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Posts Tagged ‘Disability studies’

Last year, my typically developing seven-year-old daughter had about a 1-minute homework attention span and over 30 minutes of homework daily. You do the math.

I tried everything — pleading, yelling, coaxing, creating a consistent routine, using positive behavior reinforcements and a visual timer — to no avail. Staying focused without having someone physically present to re-direct her attention to the work was simply above her ability. The year started and ended with a lot of teeth gnashing from both of us. The question of ADD hung in the air.

This year’s homework now lasts 10 minutes or less. Problem solved, more or less. No more anger and frustration. ADD is still a question mark, but our lives are more peaceful.

I also have a son who has a number of medical, developmental and behavioral special needs, much more complex than, but including, difficulty paying attention. Though it’s not a perfect analogy, it’s hard not to wonder if something similar could happen to him if the world was different.

The more time I spend “fixing” my son’s various medical etiologies, behaviors, and inabilities so that he can productively participate in society, the more I wonder: Are his disabilities themselves really a problem, or is it society who has a disability?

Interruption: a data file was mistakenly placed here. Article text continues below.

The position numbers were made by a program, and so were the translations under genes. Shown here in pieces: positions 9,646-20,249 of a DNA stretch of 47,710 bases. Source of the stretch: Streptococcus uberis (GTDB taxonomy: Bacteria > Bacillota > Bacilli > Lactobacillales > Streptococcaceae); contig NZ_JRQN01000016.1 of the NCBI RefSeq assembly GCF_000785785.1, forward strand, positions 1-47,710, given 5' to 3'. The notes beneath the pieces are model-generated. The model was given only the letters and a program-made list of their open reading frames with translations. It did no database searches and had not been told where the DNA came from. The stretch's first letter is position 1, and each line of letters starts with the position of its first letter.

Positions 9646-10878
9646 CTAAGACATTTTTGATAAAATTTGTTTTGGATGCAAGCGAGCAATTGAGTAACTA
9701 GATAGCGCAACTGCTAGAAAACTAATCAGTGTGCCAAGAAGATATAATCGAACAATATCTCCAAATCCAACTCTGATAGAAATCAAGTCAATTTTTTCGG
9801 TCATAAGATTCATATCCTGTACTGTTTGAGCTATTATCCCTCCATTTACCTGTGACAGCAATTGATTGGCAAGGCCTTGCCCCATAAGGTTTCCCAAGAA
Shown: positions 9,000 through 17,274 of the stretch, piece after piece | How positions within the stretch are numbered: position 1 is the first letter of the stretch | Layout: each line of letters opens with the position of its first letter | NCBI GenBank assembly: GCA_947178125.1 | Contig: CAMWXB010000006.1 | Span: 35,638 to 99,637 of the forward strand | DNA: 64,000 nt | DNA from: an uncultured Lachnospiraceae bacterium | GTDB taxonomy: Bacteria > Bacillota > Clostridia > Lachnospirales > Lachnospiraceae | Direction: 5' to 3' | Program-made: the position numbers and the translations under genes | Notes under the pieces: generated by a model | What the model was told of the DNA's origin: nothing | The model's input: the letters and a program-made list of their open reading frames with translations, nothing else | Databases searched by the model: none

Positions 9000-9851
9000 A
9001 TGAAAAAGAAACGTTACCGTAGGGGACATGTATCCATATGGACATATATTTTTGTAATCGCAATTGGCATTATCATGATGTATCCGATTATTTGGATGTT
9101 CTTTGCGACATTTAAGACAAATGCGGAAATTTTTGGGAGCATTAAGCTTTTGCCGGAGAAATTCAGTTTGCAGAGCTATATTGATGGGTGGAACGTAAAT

If his school cannot provide an adequate and appropriate education for him — is that his disability or theirs?

If our town’s recreation department cannot come up with a single activity that he could do with other typically developing peers — is that his disability or theirs?

If my community cannot see his value and seek out ways to include him in their restaurants, plays, activities and events — is that his disability or theirs?

If it does not occur to local business owners that they could one day hire him — is that his disability or theirs?

If my country cannot see the justice in creating a safe and welcoming society for him (and everyone like him) that gives him the supports he needs until all of these disabilities are overcome — is that his disability or theirs?

I’m not proposing that we lower the bar for him. But what if we could raise it just a little for everybody else?

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